PHP CSS Compressor

Thursday, August 24, 2006 by Nicholas Gagne

Compressing CSS is a great way to save some bandwidth, especially on more complex sites with stylesheets reaching more than 1000 lines of code. There are many websites out there that will compress your stylesheets for you, but the problem is maintaining them afterwards. Either search through a cryptic block of code, or keep backups and recompress after every change. While you might save file size, you'll probably lose development time.

In order to solve this problem I've come up with a few lines of code you can include in your css stylesheets that will automatically handle compression for you.

Here's how it works:

  • The user's browser requests the stylesheet as usual
  • The server compresses the stylesheet using PHP
  • The stylesheet is outputted to the browser

All of this happens without the user ever realizing it. Best of all, it doesn't change your CSS stylesheet, allowing you to easily maintain and update it.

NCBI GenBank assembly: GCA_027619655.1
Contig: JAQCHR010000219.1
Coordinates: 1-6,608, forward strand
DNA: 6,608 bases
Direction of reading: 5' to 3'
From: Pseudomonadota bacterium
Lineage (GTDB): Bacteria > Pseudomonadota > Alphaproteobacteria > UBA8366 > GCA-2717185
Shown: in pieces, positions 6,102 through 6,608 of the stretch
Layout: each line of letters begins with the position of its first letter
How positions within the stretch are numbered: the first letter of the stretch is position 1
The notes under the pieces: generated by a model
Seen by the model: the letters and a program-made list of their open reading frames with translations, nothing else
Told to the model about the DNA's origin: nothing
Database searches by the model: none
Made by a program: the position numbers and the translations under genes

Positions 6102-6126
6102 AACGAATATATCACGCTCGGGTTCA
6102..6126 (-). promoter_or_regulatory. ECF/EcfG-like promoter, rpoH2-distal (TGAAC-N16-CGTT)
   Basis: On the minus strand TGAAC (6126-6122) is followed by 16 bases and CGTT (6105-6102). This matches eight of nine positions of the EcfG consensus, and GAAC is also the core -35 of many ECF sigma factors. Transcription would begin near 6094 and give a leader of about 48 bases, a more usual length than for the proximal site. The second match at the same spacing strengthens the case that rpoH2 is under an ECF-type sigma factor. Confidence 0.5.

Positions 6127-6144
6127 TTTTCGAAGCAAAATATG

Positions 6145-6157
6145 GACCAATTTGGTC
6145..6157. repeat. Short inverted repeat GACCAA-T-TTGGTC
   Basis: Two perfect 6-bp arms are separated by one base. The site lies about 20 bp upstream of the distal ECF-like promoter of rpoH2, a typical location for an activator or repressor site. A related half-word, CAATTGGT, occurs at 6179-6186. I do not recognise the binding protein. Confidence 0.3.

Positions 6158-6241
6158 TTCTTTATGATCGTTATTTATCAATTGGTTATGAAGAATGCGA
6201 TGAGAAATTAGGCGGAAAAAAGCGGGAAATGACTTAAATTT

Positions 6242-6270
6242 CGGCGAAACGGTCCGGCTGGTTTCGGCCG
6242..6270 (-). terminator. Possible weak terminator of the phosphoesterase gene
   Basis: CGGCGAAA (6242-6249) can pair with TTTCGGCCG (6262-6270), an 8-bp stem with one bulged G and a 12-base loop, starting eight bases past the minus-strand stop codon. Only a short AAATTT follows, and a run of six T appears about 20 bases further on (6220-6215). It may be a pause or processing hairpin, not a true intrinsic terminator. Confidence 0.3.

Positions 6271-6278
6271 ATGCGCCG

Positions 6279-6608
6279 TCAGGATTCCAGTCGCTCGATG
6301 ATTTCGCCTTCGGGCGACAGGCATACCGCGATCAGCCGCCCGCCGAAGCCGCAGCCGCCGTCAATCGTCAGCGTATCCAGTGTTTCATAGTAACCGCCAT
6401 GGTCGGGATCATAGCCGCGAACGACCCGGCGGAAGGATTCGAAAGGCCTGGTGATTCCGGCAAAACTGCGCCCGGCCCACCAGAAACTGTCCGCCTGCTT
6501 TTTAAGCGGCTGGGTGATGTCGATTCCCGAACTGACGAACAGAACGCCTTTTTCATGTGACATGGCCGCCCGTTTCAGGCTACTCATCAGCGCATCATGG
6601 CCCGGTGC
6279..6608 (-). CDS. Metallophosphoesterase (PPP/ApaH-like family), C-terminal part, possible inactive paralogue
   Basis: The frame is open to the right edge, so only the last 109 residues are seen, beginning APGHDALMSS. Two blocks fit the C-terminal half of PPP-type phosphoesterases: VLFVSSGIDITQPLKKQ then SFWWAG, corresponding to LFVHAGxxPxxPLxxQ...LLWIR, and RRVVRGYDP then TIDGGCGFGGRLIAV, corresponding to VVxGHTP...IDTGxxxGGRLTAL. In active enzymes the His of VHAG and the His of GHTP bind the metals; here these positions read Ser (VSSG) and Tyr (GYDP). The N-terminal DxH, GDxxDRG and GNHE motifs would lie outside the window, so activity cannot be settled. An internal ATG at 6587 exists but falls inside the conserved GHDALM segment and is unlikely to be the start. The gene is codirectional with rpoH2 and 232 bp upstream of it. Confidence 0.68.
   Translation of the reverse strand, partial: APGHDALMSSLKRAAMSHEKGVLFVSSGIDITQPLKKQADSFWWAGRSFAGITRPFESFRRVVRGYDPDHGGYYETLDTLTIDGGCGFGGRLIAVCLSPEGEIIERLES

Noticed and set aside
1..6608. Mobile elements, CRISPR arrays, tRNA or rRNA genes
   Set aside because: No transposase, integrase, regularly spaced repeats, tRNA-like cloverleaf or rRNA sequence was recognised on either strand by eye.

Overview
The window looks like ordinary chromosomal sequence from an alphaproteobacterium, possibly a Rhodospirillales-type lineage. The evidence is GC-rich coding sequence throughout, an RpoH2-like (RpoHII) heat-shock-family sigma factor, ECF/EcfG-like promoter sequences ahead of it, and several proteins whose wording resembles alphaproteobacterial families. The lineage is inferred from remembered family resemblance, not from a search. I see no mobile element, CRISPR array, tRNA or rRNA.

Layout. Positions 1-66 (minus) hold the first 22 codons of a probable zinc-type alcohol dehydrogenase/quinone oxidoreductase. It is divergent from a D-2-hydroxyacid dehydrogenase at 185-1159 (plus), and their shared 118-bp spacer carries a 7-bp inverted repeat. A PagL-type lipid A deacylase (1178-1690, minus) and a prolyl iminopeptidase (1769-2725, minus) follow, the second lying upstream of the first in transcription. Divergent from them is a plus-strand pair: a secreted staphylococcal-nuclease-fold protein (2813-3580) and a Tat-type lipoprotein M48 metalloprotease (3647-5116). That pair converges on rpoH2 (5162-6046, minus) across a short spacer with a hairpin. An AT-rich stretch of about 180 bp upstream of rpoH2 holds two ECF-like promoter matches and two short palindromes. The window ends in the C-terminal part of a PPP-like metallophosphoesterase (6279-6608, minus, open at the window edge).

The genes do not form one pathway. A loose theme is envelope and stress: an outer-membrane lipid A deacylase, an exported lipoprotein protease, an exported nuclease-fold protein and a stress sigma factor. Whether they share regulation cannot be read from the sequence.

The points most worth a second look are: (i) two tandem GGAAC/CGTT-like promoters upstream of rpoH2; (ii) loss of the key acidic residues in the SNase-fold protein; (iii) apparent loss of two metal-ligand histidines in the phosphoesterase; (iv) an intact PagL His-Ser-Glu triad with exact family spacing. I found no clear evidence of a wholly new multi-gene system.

First, add this code to the very top of your css stylesheet:

  header('Content-type: text/css');
  function compress($buffer) {
    // remove comments
    $buffer = preg_replace('!/\*[^*]*\*+([^/][^*]*\*+)*/!', '', $buffer);
    // remove tabs, spaces, newlines, etc.
    $buffer = str_replace(array("\r\n", "\r", "\n", "\t", '  ', '    ', '    '), '', $buffer);
    return $buffer;

The first line let's the browser know that this is a CSS stylesheet. Next, it starts the overflow buffer collection for later processing with the "compress" function. The compress function is used to remove all comments and spacing. Finally, the compressed CSS is sent to the browser.

Next, add this code to the very bottom of your CSS stylesheet:

<?php ob_end_flush();?>

Basically, this tells PHP to stop collecting output, and to run the previously specified "compress" function. After that, the compressed CSS stylesheet is sent to the browser. You can download the PHP CSS Compressor Template file with the required PHP code included to get started quick.

If you want to reference the file using a file name such as "screen.css" and have the PHP code parsed, you could use SetHandler in your .htaccess file like this:

<Files screen.css>
  SetHandler  application/x-httpd-php 

I hope this will help you, your friends, your colleagues, and your brother's cat "Fluffy" to easily maintain compressed CSS.